Taking the necessary steps Featured

8:00pm EDT July 26, 2009

There are many pitfalls that can trip up a corporation, leaving its leaders open to directors and officers liability lawsuits, which can be costly and cause image problems.

In addition, because of the possibility of lawsuits, many potential directors and officers will not join a company that does not protect them from these claims, making it difficult to recruit the talented managers needed for success.

For these reasons and others, it is essential that corporations take the necessary steps to protect themselves and their directors and officers from potential claims.

“By taking appropriate action, corporations can significantly reduce the risk and impact of D&O claims, thus reducing the potential for costly and disruptive litigation,” says Jeffery S. Matis, executive partner at Secrest Wardle.

Smart Business spoke with Matis about what actions business leaders can take to protect their corporations from D&O claims.

What are D&O claims, and how do they impact a corporation?

A D&O claim is generally brought by stockholders, employees or clients against a corporation and its directors or officers, individually, for acts performed by these individuals in their capacity with the corporation. The claim is normally based upon theories grounded in breach of fiduciary duties, conflict of interest, insider trading and employment, among others.

Directors and officers of corporations are fiduciaries who owe a strict duty of good faith to the corporation. As such, corporate directors and officers are required to discharge their duties with the degree of diligence, care and skill that an ordinary, prudent person would exercise under similar circumstances and in a manner reasonably believed to be in the best interests of the corporation.

The negative impact on a corporation of a D&O claim can be enormous. Beyond the potential for liability and the expenditure of attorney fees and costs, a corporation facing a D&O claim will likely be forced to direct corporate attention and resources in a generally nonproductive direction. Also, such claims can potentially become high-profile, media-based claims that pose a significant distraction for a corporation.

How can having D&O insurance reduce the impact of such claims?

By purchasing D&O insurance, a corporation can effectively limit its exposure to D&O claims in many instances. Further, as directors and officers can be held personally liable for their actions, many of them will require that they be individually protected by D&O insurance.

In fact, a corporation’s ability to obtain qualified directors and officers may be negatively impacted by the corporation failing to purchase D&O insurance.

It is also noteworthy that, while claims for fraud or intentional or criminal conduct may not be covered, generally D&O claims arising from the actions of directors and officers in their capacities with the corporation will be covered under the standard D&O insurance policy. It is highly recommended that corporations thoroughly review their D&O insurance policies to make sure that the desired insurance coverage has been obtained.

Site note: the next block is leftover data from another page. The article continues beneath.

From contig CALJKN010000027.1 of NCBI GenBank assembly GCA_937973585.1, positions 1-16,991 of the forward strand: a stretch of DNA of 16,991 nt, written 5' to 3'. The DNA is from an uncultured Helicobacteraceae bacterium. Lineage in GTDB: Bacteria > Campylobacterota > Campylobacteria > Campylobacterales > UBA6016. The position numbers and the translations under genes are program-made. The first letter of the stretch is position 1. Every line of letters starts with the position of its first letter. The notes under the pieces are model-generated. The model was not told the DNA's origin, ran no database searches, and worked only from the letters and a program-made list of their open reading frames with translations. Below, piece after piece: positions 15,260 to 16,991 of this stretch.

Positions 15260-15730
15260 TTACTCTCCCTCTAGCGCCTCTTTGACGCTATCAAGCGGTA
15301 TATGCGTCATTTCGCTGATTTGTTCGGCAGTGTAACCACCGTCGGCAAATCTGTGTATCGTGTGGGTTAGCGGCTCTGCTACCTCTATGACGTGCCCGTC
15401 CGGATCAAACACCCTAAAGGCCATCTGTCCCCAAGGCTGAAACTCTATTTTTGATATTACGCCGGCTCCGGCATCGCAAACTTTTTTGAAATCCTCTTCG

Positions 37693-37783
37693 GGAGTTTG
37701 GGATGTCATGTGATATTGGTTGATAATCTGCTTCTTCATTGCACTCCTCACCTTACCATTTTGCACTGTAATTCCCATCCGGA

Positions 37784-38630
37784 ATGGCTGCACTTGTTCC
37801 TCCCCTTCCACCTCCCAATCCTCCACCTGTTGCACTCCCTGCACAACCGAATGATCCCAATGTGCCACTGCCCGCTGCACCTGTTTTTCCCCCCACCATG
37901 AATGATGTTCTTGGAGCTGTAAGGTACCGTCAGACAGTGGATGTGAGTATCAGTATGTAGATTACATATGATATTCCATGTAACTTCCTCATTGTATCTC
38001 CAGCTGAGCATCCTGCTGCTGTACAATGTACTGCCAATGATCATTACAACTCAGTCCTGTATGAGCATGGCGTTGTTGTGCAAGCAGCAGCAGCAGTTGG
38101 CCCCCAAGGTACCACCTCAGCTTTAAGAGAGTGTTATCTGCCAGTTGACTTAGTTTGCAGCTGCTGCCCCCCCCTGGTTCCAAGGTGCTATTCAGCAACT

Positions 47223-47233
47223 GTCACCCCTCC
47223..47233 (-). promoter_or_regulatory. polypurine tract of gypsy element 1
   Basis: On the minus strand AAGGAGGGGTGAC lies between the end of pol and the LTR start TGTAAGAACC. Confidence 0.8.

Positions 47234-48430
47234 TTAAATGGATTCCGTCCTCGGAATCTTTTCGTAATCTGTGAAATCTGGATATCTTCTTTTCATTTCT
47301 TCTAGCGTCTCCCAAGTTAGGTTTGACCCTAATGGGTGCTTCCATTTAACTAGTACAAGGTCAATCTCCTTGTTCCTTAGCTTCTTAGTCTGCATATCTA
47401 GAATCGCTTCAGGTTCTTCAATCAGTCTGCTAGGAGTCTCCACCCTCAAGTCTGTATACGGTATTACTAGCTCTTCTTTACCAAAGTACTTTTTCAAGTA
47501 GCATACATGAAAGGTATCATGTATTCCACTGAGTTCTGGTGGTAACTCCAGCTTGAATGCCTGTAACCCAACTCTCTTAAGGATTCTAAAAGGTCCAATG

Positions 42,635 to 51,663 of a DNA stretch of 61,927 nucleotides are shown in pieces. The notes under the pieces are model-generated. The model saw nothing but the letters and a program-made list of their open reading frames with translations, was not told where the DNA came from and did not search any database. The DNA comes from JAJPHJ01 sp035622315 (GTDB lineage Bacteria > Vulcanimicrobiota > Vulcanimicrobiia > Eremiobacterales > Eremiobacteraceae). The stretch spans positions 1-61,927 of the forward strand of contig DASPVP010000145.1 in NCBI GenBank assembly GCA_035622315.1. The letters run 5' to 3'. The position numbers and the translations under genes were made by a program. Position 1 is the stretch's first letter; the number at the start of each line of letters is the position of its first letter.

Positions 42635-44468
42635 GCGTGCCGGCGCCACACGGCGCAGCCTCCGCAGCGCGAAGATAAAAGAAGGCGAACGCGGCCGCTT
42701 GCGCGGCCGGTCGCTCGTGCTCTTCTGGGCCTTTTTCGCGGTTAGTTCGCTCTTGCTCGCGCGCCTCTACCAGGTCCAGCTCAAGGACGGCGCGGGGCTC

What can trigger a D&O claim?

An area that gives rise to many D&O claims is that of a conflict of interest. One example of this is when a director or officer supports corporate action involving another entity in which the director or officer has an interest.

In order to minimize exposure to D&O claims in this regard, directors or officers should disclose the existence of any potential conflicts of interest and recuse themselves from any corporate action involving entities in which they have an interest. The scope of the recusal should involve abstaining from any votes and not participating in any discussion related to the conflict of interest.

What defenses can a corporation raise in a D&O lawsuit?

Under Michigan law, a D&O lawsuit must generally be filed within three years after the cause of action has accrued, or within two years after the time when the cause of action is discovered or should reasonably have been discovered, whichever occurs first. A lawsuit not filed within this time frame should be met with a strong motion to dismiss on the basis of the statute of limitations.

In addition, a director or officer can generally avoid liability for the breach of a duty of care by showing a good-faith reliance upon financial information, reports or advice of a corporate accountant, attorney or other professionals.

Further, directors and officers are generally immune from liability for the breach of a duty of care under the Business Judgment Rule absent the existence of bad faith or fraud. Specifically, the Business Judgment Rule creates a presumption that, in making a business decision, the directors or officers of a corporation acted on an informed basis, in good faith and in the honest belief that the action was taken in the best interests of the corporation.

As such, a corporation can minimize its exposure to D&O claims by thoroughly documenting advice provided by accountants, attorneys or other professionals that is related to action taken by directors or officers.

Independent of this advice, a corporation can minimize its exposure under the Business Judgment Rule if it can be established that decisions are reasonably supported, documented, made in good faith and with due care.

Jeffery Matis is an executive partner at Secrest Wardle. Reach him at jmatis@secrestwardle.com or (248) 539-2856.